05/25/2010 3:31 PM - From chicagoblackhawks.com: (link)
The Flyers and Blackhawks are relative strangers to one another, having played only one regular-season game this, won by the Flyers, 3-2, on March 13. The only time Chicago and Philadelphia met in the playoffs previously was a 1971 Quarterfinals sweep by the Blackhawks.
So there figures to be a feeling-out process early on in the Final as the clubs experience first hand what will have been dissected in great detail prior to Game 1.
What we know this Final will bring is perhaps the most unlikely goaltending matchup in the history of the Stanley Cup Final as Antti Niemi and Michael Leighton, two names far from the tip of the tongue at the start of the season, will look to continue postseason brilliance.
The 2010 Final also will be a showcase of some of the NHL's top young players with both sides able to offer up quite a contingent of precocious talent, Chicago boasting Jonathan Toews, Patrick Kane, Duncan Keith and Brent Seabrook. Philadelphia counters with Mike Richards, Jeff Carter, Claude Giroux and Ryan Parent.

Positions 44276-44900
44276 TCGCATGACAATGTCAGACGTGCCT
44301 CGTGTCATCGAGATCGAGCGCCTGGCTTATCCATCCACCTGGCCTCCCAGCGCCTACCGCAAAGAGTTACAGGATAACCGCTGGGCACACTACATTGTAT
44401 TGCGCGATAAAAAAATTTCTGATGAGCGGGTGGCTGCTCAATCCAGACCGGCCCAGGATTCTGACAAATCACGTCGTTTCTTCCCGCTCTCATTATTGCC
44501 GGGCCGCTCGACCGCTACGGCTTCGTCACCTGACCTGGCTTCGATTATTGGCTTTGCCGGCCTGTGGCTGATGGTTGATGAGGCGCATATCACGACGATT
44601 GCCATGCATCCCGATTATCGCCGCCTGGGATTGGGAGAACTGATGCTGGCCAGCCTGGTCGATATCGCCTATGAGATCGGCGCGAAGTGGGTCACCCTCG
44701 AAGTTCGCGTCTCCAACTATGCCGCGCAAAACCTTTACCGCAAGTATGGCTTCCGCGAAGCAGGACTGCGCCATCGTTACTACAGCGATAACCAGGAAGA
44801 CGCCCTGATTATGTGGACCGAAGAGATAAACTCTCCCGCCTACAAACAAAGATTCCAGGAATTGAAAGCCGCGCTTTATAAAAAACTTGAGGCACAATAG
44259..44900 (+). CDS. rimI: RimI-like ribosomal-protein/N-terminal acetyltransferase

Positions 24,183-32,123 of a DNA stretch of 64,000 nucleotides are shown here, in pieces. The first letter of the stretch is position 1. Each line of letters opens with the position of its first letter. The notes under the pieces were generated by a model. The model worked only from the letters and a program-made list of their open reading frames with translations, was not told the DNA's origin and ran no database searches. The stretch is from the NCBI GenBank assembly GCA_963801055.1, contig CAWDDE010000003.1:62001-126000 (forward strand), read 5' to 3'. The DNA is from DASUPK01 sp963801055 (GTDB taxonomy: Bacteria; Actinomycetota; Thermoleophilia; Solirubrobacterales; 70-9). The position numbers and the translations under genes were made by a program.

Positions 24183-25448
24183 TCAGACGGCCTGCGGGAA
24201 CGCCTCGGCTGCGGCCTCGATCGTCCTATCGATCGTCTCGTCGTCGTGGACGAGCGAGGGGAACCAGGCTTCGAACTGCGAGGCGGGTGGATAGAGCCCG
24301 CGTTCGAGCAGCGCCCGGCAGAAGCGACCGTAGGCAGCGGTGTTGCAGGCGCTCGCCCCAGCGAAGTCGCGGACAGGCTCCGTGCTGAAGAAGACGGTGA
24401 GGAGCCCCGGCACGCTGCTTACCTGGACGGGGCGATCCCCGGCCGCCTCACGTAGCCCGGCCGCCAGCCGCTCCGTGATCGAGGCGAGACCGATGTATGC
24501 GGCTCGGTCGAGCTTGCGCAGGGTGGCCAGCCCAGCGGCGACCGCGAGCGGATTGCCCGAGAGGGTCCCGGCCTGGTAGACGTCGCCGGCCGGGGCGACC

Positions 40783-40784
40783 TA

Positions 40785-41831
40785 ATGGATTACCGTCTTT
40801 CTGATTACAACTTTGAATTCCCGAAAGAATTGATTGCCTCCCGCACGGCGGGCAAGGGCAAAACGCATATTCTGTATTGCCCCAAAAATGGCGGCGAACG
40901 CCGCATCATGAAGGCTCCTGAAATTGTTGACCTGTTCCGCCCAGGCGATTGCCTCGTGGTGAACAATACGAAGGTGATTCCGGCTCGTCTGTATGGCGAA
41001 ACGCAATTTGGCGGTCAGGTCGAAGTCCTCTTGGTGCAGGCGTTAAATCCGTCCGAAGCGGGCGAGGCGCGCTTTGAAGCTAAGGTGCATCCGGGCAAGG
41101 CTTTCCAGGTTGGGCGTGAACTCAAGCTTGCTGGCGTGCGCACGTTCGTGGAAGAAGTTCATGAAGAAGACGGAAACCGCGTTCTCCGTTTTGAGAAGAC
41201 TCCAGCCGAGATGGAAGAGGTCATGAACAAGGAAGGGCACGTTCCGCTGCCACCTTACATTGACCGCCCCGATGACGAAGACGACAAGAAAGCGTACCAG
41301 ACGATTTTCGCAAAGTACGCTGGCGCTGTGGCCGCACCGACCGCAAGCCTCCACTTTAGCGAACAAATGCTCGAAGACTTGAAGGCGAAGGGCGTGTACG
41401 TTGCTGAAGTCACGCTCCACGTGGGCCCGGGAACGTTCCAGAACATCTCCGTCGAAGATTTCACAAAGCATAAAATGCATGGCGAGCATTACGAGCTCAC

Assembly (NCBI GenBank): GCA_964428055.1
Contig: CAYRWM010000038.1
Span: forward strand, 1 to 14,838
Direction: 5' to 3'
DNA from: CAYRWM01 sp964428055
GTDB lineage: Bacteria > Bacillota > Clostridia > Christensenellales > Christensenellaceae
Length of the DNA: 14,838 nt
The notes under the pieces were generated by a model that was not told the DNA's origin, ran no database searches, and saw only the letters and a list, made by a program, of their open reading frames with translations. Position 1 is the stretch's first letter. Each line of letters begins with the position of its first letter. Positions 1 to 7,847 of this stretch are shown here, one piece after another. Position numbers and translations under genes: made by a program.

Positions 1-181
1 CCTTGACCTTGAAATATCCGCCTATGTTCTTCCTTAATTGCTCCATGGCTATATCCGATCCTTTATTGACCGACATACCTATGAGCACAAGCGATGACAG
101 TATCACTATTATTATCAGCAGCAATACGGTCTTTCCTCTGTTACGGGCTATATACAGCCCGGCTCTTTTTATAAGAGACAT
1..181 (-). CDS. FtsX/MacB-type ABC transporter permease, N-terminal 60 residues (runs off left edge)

Jonathan Toews (7 goals, 19 assists) and Patrick Kane (7-13) are Nos. 1 and 3, respectively, in playoff scoring thus far, but despite those excellent performances, it is the overall balance among the Blackhawks' forwards that has set this team apart.
Patrick Sharp has been just that with 7 goals and 9 assists, and while Marian Hossa (2 goals, 9 assists in 16 games) has been struggling to hit the net, Dustin Byfuglien (8 goals, 2 assists, 16 games, 4 game-winning goals) has been an absolute terror for the opposition, channeling his inner Phil Esposito into a his huge frame.